‘Apocalypse’ row: scientists attack European Commission over Fukushima overreaction
A group of scientists involved in public discussions about nuclear power have written an open letter to David Willetts protesting about the European commissioner for energy’s “bizarre” talk of an apocalypse in relation to last year’s Fukushima disaster.
The letter to Mr Willetts, the universities and science minister, criticises Günther Oettinger for using the phrase four days after the tsunami that caused the meltdowns at the Japanese nuclear plant.
“I think the word is particularly well chosen. Practically everything is out of control. I cannot exclude the worst in the hours and days to come,” the former head of the German province of Baden-Württemberg said.
The 10 signatories to the letter, who include Jim Al-Khalili, professor of public engagement in science at the University of Surrey, David Spiegelhalter, Winton professor of the public understanding of risk at the University of Cambridge, and Gerry Thomas, chair in molecular pathology at Imperial College London, say that Mr Oettinger’s words were “based on interpretation of international press reports and not on any scientific analysis”.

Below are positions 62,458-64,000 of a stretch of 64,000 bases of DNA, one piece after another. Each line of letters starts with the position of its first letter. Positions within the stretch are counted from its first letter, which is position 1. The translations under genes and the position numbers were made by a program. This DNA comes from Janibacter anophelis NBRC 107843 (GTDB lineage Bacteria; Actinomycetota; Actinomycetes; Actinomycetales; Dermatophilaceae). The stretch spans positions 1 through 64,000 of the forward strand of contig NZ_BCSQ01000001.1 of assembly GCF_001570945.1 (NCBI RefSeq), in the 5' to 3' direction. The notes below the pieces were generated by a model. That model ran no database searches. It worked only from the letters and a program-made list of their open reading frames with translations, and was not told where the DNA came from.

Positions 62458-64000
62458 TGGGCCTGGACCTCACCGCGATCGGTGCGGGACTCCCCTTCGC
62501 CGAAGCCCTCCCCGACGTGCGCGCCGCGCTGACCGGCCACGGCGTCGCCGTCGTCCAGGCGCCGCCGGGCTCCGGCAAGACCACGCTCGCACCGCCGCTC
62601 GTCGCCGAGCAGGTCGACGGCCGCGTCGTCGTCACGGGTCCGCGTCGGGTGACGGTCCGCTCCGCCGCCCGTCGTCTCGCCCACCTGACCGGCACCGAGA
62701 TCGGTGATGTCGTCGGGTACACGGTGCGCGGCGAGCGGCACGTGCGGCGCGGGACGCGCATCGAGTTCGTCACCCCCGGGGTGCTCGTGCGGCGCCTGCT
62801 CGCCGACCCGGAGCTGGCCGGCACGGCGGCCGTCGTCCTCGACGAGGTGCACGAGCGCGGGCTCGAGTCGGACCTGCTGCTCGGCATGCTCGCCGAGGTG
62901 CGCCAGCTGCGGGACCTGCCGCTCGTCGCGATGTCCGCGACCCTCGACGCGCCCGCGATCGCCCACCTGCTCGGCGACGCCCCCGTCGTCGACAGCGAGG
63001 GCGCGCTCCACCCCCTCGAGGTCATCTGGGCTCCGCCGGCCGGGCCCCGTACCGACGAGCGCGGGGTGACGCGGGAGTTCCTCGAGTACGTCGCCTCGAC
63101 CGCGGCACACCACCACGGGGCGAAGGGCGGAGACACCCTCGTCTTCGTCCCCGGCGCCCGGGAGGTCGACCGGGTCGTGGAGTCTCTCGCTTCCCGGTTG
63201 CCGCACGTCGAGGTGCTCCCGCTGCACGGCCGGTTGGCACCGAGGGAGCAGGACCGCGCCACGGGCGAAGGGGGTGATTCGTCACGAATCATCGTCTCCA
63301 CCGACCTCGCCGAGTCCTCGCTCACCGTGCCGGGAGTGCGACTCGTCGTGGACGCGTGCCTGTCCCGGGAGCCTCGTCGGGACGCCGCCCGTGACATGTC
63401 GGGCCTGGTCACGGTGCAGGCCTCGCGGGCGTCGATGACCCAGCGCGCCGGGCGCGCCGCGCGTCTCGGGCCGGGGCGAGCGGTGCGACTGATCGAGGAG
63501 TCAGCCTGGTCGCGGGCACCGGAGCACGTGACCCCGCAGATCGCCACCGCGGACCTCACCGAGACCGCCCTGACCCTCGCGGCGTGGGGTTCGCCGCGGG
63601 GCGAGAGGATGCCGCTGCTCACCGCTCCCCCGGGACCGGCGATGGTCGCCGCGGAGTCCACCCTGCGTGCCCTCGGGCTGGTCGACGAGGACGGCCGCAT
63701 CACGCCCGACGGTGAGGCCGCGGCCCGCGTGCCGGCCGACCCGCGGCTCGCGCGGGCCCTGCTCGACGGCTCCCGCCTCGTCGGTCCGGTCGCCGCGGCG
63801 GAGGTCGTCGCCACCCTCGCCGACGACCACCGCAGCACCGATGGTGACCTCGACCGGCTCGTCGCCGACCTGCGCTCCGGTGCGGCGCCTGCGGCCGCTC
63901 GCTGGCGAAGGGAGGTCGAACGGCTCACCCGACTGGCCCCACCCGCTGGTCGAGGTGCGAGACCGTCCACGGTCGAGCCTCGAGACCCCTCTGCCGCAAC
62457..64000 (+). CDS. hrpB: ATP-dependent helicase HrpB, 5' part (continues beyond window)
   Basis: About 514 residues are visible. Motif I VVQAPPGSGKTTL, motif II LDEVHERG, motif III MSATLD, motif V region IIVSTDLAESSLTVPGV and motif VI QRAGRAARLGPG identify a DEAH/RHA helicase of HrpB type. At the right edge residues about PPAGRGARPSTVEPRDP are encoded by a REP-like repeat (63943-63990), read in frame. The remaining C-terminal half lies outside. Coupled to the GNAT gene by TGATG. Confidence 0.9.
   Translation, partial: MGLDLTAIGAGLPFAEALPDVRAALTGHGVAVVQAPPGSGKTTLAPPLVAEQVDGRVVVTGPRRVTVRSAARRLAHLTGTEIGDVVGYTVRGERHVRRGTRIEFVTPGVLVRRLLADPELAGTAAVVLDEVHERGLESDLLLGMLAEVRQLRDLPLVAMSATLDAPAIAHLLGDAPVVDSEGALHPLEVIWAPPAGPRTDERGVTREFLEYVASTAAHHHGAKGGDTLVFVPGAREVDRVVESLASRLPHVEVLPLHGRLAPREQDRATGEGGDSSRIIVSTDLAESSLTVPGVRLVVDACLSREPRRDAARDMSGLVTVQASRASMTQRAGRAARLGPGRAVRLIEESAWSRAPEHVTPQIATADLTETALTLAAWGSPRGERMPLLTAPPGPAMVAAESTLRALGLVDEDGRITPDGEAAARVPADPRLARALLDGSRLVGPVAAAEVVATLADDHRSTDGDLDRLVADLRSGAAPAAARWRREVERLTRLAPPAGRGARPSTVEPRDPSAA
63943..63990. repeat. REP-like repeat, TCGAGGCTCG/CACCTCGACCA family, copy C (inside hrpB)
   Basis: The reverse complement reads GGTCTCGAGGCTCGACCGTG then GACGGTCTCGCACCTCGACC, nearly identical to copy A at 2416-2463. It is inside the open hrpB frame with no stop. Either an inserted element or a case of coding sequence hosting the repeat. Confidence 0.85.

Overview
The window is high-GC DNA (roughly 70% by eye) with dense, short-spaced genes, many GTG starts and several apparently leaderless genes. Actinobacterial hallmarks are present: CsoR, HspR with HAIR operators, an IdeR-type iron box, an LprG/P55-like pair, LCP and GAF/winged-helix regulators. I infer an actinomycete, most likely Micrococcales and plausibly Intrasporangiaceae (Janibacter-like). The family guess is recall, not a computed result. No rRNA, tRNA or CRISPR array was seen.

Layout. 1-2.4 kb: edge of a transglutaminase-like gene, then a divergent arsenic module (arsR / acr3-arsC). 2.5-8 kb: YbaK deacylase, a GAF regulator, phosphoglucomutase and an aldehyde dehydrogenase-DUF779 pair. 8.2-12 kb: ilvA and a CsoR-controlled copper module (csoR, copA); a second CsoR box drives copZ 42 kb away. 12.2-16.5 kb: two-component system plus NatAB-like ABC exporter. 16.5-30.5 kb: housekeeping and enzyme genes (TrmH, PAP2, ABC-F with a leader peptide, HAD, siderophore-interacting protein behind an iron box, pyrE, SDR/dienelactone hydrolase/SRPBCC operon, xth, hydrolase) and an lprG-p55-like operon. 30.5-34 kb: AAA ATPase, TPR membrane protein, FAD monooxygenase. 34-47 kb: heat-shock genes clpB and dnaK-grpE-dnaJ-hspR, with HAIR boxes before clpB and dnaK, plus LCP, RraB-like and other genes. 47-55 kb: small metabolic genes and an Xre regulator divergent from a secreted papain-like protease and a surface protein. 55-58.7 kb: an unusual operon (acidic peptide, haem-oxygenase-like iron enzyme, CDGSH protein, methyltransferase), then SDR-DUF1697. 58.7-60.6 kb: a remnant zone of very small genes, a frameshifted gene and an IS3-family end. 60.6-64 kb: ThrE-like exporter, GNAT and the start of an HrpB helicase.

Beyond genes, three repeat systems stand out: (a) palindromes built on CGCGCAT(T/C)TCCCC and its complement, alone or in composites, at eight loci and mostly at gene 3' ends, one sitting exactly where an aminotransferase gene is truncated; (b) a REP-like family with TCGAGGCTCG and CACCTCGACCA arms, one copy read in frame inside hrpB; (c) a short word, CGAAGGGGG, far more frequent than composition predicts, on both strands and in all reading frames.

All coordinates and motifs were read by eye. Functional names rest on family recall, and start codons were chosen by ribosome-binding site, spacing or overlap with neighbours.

“Unsurprisingly, the words were reported around the globe and were cited in reports of several countries’ plans to drop nuclear energy programmes, again before a proper scientific analysis was conducted,” they write.
“This knee-jerk and overly politicised approach to communication of energy risks also undermined more considered and evidence-based efforts, including those of the UK’s chief scientific adviser.”
It says the European Commission took eight months to respond to questions posed by Sense About Science, the British public education charity, which queried its use of evidence when communicating risk.
The commission had “repeatedly refused to address the question, referring flippantly to ‘semantic details’ before refusing to discuss the matter any further”, the letter claims.
“We are deeply worried by the bizarre approach to risk communication…which has now reached such a position of obstruction and irresponsibility that we would ask you to intervene,” it adds.
“Would you establish that evidence-based and responsible risk communication is taken seriously and that the commission will adopt higher standards with respect to future public communication about energy, nuclear and otherwise?”
The European Commission declined to comment.